The best way to know the self is feeling oneself at the moments of reckoning. The feeling of being alone, just with your senses, may lead you to think more consciously. More and more of such moments may sensitize ‘you towards you’, towards others. We become regular with introspection and retrospection. We get ‘the’ gradual connect to the higher self we may name Spirituality or God or just a Humane Conscious. We tend to get a rhythm again in life. We need to learn the art of being lonely in crowd while being part of the crowd. A multitude of loneliness in mosaic of relations! One needs to feel it severally, with conscience, before making it a way of life. One needs to live several such lonely moments. One needs to live severallyalone.

Friday 18 May 2012

CARTOONS ARE DEAD. LONG LIVE THE CARTOONS.

Kapil Sibal is just one edition of the interestingly interesting political product class – yes product, because he is a ‘made’ politician, installed to rule over us, a lord, by the other lords. So, at times, he looks confusing how to act politically sound. In his ‘exemplary’ career at the polity’s ‘top’, he has sounded more politically incorrect than it was expected to be accorded for. And he has sounded fluently absurd when it comes to reacting on rational issues that you and I consider human factors of growth.

Now he has sounded another absurdity (profound intellect in his thoughts) and nailed the cartoons in the NCERT textbooks. He is worried about their effect on the ‘impressionable’ minds.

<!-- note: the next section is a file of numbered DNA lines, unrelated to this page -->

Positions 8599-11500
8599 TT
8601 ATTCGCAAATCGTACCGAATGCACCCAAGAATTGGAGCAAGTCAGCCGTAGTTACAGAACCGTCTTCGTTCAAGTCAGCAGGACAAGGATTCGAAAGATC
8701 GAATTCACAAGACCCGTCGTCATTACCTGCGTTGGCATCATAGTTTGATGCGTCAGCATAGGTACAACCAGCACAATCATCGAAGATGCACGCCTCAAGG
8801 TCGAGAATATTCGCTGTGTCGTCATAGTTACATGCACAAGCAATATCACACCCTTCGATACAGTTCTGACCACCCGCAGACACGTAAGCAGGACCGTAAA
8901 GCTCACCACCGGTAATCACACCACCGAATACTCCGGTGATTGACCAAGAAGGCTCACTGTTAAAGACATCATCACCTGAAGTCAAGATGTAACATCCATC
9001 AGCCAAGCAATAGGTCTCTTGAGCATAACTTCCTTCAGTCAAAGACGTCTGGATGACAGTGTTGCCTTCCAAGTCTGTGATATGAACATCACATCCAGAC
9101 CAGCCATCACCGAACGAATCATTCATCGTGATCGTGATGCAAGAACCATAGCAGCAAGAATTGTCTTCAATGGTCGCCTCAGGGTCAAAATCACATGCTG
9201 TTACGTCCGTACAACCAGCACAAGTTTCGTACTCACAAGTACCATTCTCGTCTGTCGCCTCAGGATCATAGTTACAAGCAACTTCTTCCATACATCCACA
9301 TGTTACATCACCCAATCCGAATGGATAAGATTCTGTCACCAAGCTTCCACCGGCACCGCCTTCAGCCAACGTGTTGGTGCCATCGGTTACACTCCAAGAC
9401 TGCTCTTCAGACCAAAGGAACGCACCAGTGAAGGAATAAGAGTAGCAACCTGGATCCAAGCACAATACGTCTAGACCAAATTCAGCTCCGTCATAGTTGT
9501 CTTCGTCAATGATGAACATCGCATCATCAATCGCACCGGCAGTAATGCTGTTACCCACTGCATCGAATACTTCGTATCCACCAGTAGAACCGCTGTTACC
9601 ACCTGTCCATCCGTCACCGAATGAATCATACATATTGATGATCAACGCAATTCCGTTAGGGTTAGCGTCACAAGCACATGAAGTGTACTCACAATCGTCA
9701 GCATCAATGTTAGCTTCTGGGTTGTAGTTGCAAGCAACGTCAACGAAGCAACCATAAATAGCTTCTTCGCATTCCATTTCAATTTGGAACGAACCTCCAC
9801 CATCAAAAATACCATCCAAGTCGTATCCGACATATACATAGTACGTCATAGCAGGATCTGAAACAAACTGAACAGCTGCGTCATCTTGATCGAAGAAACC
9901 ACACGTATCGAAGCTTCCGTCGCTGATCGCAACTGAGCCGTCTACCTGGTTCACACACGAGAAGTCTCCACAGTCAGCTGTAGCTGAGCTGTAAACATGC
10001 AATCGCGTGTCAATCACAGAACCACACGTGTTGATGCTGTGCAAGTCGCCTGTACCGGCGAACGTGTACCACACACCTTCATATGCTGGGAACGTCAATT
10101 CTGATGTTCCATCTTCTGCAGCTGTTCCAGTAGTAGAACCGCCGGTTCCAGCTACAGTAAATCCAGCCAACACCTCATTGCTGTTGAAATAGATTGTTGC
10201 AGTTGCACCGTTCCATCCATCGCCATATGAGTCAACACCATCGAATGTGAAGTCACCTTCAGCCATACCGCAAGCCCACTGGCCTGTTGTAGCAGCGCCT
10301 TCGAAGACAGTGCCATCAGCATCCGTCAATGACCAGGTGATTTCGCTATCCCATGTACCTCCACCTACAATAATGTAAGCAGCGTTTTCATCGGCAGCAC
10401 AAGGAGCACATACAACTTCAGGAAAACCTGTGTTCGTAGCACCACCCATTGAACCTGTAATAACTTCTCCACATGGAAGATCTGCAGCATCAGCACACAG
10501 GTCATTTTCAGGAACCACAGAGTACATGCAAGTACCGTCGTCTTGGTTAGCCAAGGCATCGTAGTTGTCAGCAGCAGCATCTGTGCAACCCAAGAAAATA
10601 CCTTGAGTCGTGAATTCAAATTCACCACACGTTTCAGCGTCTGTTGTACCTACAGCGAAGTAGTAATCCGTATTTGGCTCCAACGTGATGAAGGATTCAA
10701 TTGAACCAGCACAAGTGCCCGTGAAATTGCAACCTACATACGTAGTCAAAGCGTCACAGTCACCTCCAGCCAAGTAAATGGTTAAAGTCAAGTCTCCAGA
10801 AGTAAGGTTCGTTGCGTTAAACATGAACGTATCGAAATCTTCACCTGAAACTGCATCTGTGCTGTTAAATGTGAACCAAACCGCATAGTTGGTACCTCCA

Let’s see how the Webster’s dictionary (or any other) defines ‘impressionable’ – it’s an adjective that implies – subject to or susceptible of impression; easily molded; plastic.

Mr. Sibal said, "We believe textbooks are not the place where these issues should be influencing impressionable minds. That's our position. The same cartoon in a newspaper may well be acceptable but the same cartoon or a series of such cartoons attacking the political class or a community in a textbook which has a tendency to influence impressionable minds may well not be acceptable.”

A long thought vision, is that so? These students are voters of the future and let them not be aware of the satirical take on societal lapses like corruption and sluggishness that looks epitomized in many politicians of the day.

But would that work Mr. Sibal in an age of information overdose especially when these cartoons were part of class XI-XII curriculum and not of kids? (Okay, you have other plans like regulating the Internet, so you may tend to think like that - but that is as much a reality as you becoming the next prime minister of India.)

Anyway, the cartoons in question were well researched having good intent of making pedagogy entertaining. There was nothing unhealthy or vitiating in their context. But the elite mindset of the political class would never buy it.

Plastic fantastic! That’s it. Why can’t textbooks be realistic and objective?

Within a month, the NCERT books with the cartoons are to be reprinted and distributed.

So fast a purge! Why don’t they act so swiftly when it comes to the issue of reforms?